With the creation of the 340B Drug Discount Program in 1992, the U.S government produced a new kind of marketplace, one designed to provide prescription medication to eligible healthcare organizations and their qualifying patients at significantly reduced prices. By Dave Brunswick, vice president of solution, Cleo
Carequality and CommonWell Health Alliance join forces to further interoperability. By Christine Kern, contributing writer
Population health isn’t a new concept, but it’s one that has taken on greater prominence as a result of the Affordable Care Act (ACA) and as accountable care organizations (ACOs) have gained traction. ACOs demand quality and outcomes measures from population health. By Susan Kanvik and Karen Curtis, Point B Management Consultants
A big part of routine daily healthcare management operations is managing huge volumes of data—and it's becoming increasingly more of a challenge. EMC estimates the amount of stored healthcare data nearly doubles every two years. The amount of data managed will continue to grow as healthcare organizations add new equipment and incorporate data-intensive, next-generation diagnostic tools.
The push to deliver greater value is prompting healthcare organizations to closely examine their clinical and financial processes in search of ways to boost efficiency, improve accuracy, and elevate the patient experience. With this in mind, First Care Clinic, a federally qualified health center and level 3 patient centered medical home located in rural Kansas, set out to retool one of its critical processes — the patient care visit.
Public clouds such as AWS, Azure and others are becoming more attractive because of scalability, agility, features, speed to market, etc. But the key challenge becomes how to best maintain security and compliance. There are two broad approaches available – using internal staff to manage the cloud (a DIY approach) or working with cloud managed service provider.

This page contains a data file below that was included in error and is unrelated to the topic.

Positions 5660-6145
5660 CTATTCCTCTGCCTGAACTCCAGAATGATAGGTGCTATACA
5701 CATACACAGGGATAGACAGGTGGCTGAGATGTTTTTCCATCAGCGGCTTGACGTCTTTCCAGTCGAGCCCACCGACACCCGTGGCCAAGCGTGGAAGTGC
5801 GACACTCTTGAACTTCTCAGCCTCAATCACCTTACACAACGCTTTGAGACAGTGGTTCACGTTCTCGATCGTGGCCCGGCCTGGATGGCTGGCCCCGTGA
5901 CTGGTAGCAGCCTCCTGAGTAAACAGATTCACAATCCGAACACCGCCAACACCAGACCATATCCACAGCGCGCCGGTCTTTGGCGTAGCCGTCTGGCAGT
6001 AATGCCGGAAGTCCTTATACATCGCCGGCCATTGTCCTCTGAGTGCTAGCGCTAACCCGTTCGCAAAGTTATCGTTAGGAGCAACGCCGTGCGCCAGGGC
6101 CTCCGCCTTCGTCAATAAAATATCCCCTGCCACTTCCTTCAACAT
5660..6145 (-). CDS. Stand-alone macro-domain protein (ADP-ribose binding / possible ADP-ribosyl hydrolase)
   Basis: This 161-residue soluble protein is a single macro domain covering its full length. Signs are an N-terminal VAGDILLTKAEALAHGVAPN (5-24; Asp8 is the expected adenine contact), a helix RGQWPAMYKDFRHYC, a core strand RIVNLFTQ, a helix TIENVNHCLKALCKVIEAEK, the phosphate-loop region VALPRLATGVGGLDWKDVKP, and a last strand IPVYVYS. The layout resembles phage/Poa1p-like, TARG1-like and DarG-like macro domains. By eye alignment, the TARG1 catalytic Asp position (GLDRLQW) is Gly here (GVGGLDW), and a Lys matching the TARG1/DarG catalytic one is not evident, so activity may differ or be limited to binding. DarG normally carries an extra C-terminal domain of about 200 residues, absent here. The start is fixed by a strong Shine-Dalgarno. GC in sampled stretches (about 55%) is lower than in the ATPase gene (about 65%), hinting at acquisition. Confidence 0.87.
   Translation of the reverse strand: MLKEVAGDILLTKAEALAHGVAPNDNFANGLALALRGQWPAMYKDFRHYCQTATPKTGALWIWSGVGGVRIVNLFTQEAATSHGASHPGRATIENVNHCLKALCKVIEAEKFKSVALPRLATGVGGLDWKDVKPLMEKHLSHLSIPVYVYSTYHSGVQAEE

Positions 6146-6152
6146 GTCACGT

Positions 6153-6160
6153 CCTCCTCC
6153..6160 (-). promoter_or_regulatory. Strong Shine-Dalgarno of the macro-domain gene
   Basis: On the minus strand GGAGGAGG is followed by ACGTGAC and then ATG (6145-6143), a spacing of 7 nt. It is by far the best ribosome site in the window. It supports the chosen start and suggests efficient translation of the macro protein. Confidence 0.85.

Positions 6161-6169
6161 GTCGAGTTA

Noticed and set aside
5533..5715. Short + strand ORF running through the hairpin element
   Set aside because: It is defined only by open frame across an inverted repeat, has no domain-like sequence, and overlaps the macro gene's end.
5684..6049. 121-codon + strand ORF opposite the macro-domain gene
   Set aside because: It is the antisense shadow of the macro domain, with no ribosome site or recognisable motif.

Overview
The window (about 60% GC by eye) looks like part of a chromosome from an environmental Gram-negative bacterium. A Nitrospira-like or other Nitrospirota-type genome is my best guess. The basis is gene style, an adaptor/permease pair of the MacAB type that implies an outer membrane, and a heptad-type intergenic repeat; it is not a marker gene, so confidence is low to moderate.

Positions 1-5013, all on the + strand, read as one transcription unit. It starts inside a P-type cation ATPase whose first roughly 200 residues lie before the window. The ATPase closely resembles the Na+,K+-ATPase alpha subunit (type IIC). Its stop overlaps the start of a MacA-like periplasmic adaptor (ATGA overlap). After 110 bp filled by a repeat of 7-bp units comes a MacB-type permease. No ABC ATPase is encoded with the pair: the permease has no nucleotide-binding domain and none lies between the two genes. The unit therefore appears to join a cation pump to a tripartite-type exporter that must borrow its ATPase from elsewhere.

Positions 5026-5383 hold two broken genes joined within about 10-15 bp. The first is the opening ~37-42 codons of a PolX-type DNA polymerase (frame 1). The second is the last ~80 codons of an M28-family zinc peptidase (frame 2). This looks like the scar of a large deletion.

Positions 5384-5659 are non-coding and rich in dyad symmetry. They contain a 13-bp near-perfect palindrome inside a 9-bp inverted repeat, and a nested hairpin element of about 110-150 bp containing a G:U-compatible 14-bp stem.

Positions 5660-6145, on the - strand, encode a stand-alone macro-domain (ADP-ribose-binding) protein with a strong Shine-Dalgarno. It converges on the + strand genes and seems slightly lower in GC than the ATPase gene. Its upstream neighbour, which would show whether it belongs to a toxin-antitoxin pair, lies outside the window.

Savvy healthcare organizations in need of greater IT infrastructure agility, performance, security, and compliance are exploring the benefits of public cloud providers such as Amazon Web Services (AWS) and Microsoft Azure. The allure of on-demand cloud services combined with advances in cloud security have transformed the healthcare IT mindset from “Why move to the public cloud?” to “What should we move and how do we do it?”
Data breaches continue to dominate healthcare headlines, leading one to wonder if the unprecedented growth of Big Data is to blame? Health Data Consortium CEO Chris Boone shares his thoughts on this subject and more.
Nicklaus Children’s Hospital is wedding finances with patient care data to create more efficiency, increase profitability, and improve the delivery of patient care.
What technologies will shape the future of healthcare as the industry ventures into the looming “post-EHR era”?
Think patient-generated data offers little clinical value? Think again. Palo Alto Medical Foundation is incorporating this data into its care plans, and it’s having a powerful impact on population health.
By creating a master data warehouse and longitudinal patient record, Memorial Health System has the pieces in place to improve patient care and cut costs using analytics.
New analytics technologies provide caregivers with the insight necessary to identify patients at risk of readmission prior to discharge, yielding a template for proactive intervention and personalized care.
The ONC must ensure the MU criteria related to interoperability isn’t too vague or broad.
The North Shore–LIJ Medical Group refined its workflows and EHR processes to respond to last year’s Ebola outbreak, providing a blueprint for how to leverage technology to address future health epidemics.
Healthcare dashboards are often computers screens, printouts, or other displays that allow hospitals and healthcare organizations to monitor and gain greater insight into their key performance indicators (KPIs). Based on the goals of the organization, dashboards can be customized to display any relevant information and can be updated in real-time to allow for quick and simple monitoring.
Dashboards can also be customized to show data relevant to hospital administrators, patients, physicians, and other stakeholders. Dashboards provide users with a simple way to pull reports and monitor quality of care, while acting as an easy clinical decision aide tool. Dashboards are beneficial to doctors, nurses, and staff because they provide a very quick overview, often with charts and graphs, allowing busy individuals to quickly take in the necessary information and make appropriate decisions.